Before and after … the photographs showed jungle bulldozed to form a city street, oxen making way for cars of the 1950s, a model Congolese family relaxing in a spotless lounge, sipping tea as they listened to the radio. But a vital chapter was missing. Now. That would reveal the wheel turning full circle: the jungle growing back through the potholed tarmac, running water tainted with sewage, neighbourhoods without electricity, walking replacing the car.
I knew these streets, these roundabouts, these buildings. But I had never seen them so tidy. Here was the high-rise building now converted into the Memling Hotel. But where were the streetsellers who usually gathered outside it, with their selections of cigarettes, boiled eggs and cola nuts? Where were the house high piles of rubbish, the polio victims in their tricycles, the begging albinos blistering in the sun? Could this really be the same city?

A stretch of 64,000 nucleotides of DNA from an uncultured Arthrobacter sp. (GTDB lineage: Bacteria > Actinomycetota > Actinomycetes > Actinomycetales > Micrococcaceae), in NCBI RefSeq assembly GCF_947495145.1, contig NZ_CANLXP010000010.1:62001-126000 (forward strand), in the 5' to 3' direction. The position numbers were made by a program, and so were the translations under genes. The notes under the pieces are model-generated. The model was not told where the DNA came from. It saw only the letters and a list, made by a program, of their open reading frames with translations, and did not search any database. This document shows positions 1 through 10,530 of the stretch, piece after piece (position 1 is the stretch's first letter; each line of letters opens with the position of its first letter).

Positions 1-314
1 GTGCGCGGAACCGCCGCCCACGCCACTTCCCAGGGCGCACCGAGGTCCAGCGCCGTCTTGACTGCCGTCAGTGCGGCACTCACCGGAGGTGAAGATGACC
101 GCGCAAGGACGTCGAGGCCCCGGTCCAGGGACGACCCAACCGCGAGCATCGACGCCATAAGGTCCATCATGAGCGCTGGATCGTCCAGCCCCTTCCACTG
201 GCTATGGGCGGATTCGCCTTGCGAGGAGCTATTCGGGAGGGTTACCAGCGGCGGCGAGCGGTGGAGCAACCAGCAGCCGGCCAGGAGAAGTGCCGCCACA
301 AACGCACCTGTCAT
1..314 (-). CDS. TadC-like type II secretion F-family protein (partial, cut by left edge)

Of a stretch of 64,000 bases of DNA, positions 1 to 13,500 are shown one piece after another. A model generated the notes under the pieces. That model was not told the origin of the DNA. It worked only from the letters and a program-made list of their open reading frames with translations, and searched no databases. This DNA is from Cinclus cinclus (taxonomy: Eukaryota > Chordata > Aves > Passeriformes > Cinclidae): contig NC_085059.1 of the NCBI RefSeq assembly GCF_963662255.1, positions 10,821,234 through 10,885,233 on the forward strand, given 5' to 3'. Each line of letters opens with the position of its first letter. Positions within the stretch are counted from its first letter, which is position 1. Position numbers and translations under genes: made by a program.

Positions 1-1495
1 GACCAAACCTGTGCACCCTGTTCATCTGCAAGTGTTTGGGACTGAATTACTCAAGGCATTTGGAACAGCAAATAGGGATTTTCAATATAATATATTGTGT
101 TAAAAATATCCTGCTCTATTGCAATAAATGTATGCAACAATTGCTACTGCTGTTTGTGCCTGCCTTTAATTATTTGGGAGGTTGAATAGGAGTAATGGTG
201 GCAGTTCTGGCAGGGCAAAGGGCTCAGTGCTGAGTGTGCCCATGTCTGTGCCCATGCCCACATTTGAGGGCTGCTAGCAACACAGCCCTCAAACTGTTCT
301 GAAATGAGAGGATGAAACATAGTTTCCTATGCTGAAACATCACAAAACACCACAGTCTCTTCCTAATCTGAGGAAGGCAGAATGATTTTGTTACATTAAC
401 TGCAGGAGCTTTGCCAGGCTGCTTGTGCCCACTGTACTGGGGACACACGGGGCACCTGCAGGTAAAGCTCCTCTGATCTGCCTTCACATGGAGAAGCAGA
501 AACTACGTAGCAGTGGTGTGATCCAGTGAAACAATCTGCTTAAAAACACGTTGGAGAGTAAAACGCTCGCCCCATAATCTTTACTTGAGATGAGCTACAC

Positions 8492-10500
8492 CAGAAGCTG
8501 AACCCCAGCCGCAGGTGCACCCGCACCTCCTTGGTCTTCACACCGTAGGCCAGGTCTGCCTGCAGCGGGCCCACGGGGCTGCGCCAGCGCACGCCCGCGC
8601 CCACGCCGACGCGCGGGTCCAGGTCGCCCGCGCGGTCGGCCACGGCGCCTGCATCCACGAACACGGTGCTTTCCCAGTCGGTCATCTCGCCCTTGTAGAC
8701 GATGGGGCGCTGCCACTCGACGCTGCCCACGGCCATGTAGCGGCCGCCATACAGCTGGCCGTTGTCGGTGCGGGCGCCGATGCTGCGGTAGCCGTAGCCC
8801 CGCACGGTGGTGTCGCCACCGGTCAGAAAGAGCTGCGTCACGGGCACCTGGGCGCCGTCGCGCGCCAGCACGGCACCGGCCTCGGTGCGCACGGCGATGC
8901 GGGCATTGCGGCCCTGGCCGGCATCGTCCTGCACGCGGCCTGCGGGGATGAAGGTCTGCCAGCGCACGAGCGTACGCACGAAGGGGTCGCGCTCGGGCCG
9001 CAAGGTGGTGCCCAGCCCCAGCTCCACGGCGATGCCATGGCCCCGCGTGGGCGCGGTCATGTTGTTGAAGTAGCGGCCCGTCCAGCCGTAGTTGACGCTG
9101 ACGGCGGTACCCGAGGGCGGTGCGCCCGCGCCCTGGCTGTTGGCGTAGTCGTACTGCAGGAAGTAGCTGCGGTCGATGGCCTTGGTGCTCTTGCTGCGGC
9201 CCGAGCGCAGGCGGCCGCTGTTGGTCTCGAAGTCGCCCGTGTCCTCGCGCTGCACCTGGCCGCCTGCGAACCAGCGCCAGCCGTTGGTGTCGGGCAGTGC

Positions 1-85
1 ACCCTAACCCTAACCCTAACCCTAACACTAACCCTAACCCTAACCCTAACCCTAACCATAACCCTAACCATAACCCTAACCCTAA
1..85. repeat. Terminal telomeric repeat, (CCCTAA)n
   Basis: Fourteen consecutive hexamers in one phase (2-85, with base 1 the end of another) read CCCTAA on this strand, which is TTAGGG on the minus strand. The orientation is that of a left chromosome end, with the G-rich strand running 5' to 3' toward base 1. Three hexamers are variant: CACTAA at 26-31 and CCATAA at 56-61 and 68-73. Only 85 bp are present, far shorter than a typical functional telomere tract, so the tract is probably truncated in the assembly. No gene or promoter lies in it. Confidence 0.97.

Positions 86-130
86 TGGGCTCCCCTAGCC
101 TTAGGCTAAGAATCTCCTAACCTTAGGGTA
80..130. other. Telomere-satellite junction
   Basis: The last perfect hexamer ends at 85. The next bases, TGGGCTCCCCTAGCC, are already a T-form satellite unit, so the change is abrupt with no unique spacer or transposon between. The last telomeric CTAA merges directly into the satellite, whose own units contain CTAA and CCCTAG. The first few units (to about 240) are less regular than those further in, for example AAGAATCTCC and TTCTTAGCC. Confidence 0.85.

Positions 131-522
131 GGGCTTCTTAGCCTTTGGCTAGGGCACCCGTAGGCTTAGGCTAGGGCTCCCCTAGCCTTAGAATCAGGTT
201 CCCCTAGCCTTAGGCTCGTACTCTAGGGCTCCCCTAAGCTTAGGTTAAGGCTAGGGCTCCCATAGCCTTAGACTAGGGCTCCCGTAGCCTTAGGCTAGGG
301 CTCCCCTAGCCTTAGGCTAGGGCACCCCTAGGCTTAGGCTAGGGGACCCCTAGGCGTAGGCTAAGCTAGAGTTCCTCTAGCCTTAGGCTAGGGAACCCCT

Feeling lost in this unfamiliar world of order, symmetry and seemingly unquenchable hope, I pored over each photograph, looking for some hint of the chaos to come. And then, halfway through my perusal, I was pulled up short. There, on page 144, was a photograph of a policeman directing traffic on one of the boulevards. His uniform looked neat, his gauntlets were a spotless white. But looking closely at his face, I could swear he was wearing gold-rimmed, slanting sunglasses – pimp’s sunglasses, sinister trademark of the secret policeman and presidential guard, the torturer possessed of arbitrary undefined powers. Now there, in that tiny, telling detail, was the country I had come to know and love.”